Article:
"It's something we would like to do if the right opportunity presented itself," he says.

Source: Mark Rieth, owner of Atwater Brewery
Writer: Jon Zemke

Mountain Labs streamlines medical research with software

Alex VanDerKolk is a graduate of the University of Michigan's Ross School of Business but also a fan of medical research. The recent recipient of a BBA is leveraging both passions to launch his own startup, Mountain Labs.

"I have always been interested in the medical field," VanDerKolk says.

The Ann Arbor-based company is developing data collection software, called Symport, for medical research. The idea is to create a platform that is simple to use, HIPAA complaint, and smart enough to streamline what can often be the archaic world of the healthcare research.

VanDerKolk has firsthand experience of how archaic that healthcare research can become. The 20-something worked as a data analyst for the University of Michigan Health System for a few years before he graduated late last year. He was appalled at the 20 Century-style tools university researchers were using to conduct 21st Century research on multi-million-dollar projects for a multi-billion dollar research institution.

"It was just a very inefficient process," VanDerKolk says. "We saw a lot of very smart people spending a lot of their time doing very mundane managerial tasks."

That inspired him to launch Mountain Labs last April. He raised $200,000 in seed capital and put together a seven-person team to build the software platform (with the help of Atomic Object’s Ann Arbor office) this summer. The technology is now in private Beta being tested with a few different research teams at U-M.

"Now we're starting to add software developers and bring our developers back in house," VanDerKolk says.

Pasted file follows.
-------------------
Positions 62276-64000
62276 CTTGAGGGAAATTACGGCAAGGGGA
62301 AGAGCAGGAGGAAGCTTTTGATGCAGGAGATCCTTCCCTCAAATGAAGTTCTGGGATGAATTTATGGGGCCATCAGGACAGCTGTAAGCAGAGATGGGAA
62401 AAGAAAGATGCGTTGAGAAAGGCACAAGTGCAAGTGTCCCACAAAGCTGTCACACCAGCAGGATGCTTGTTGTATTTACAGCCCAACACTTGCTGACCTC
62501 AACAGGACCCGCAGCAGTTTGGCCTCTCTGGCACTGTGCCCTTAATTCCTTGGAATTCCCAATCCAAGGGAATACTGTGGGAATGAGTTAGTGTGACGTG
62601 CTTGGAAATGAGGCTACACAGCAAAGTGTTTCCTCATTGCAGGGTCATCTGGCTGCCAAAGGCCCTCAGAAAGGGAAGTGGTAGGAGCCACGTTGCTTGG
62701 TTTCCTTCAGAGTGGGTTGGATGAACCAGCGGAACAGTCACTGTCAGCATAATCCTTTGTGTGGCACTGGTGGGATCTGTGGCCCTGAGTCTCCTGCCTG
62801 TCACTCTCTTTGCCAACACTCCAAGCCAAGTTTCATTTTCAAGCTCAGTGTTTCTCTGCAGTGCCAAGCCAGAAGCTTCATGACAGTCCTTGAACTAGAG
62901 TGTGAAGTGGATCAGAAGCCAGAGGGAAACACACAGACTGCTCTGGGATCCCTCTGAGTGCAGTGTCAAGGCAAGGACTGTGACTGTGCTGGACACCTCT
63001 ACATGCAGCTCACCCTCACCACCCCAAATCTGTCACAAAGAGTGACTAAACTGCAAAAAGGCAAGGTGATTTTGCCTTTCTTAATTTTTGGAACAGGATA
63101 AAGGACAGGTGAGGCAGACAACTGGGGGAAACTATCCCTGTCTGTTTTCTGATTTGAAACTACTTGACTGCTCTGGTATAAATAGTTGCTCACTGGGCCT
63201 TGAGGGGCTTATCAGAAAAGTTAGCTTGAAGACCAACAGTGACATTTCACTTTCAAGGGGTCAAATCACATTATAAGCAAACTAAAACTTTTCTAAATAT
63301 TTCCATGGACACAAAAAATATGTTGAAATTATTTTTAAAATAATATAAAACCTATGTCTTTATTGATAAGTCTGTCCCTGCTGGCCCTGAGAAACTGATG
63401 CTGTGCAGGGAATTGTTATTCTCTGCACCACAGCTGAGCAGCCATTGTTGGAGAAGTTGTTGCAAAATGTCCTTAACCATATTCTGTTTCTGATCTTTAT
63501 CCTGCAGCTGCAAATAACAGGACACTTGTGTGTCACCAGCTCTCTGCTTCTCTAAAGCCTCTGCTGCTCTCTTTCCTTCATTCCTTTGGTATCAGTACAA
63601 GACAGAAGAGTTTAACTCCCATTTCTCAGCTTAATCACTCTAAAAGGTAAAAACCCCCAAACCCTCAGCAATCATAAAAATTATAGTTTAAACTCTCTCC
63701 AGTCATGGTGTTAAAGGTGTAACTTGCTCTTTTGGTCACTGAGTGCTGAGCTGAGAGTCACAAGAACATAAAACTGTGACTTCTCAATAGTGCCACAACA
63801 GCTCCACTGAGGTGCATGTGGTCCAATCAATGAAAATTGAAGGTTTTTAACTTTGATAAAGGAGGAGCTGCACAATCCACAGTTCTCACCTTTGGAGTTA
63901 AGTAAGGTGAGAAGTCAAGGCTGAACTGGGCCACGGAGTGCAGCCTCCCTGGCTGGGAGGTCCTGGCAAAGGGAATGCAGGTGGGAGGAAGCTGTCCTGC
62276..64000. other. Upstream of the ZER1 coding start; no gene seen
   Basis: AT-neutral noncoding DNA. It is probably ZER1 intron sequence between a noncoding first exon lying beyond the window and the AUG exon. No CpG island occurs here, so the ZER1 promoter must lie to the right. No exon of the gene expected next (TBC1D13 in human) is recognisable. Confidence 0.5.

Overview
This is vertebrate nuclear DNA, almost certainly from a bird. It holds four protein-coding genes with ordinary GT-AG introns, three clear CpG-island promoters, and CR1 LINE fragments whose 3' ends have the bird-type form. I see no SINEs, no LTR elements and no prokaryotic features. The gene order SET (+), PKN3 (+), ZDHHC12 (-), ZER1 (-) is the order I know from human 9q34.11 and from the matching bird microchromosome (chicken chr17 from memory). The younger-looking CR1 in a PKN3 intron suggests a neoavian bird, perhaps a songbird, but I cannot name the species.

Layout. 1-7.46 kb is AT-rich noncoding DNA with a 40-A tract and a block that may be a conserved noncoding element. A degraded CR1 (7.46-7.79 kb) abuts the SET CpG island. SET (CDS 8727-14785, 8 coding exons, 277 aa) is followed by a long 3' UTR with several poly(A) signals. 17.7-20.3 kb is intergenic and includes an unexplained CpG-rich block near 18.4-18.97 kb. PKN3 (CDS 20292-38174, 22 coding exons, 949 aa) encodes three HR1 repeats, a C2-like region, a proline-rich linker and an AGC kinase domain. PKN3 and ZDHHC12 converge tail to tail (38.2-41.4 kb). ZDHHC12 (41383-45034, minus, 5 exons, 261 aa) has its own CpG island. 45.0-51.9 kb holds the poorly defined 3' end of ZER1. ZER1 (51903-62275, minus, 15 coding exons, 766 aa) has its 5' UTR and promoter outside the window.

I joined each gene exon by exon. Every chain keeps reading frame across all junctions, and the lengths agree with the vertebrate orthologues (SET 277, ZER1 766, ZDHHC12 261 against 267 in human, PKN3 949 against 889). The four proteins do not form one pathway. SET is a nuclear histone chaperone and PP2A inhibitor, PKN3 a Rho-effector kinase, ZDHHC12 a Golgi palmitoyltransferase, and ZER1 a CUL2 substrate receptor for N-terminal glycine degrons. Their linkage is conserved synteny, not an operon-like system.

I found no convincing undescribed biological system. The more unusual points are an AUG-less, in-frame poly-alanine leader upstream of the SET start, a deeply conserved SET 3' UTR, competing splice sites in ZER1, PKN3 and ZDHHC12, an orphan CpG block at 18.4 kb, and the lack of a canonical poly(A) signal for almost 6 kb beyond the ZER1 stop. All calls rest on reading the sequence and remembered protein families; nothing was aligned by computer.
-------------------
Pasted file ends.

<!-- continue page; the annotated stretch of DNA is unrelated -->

Mountain Labs is aiming to conduct a true pilot phase with a University of Michigan research department this fall. It is also looking to raise a $750,000 Series A by January so it can start looking at doing pilots outside of U-M.

Source: Alex VanDerKolk, president of Mountain Labs
Writer: Jon Zemke

Stik Pocket combines stickers, cell phones to create a wallet

Brian Owen doesn't like having things in his pockets. He loathes the feeling. In the 21st Century, most men carry both a wallet and a cell phone in their pockets, so Owens decided to combine the two with a new cell phone accessory called Stick Pocket.

"For years I have been trying to eliminate my wallet altogether," Owen says. "I hate having things in my pockets."

Stik Pocket is a sticker that attaches to a cell phone case, making just enough room for the essentials of a wallet. Think a drivers license, credit cards, and cash. Check out a video showing Stik Pocket in action here.

Owen was inspired when he bought a high-end wallet/cell phone combo made of leather. A few weeks after purchasing it, the leather cracked and started to fall off. Soon after Owen was left with just the plastic case. He decided he could do better by making a cheaper version that was made to last two or three weeks.

"It worked, so I started selling them," Owen says. "Now we're in 200 stores."

Owen launched Stick Pocket eight months ago and employs four people. The Bricktown-based startup also uses adult special needs students from Macomb Academy to help produce its products. Owen is also looking to introduce new sticker products later this year.

Source: Brian Owen, president of Stik Pocket
Writer: Jon Zemke

Software firm Deque doubles staff in Ann Arbor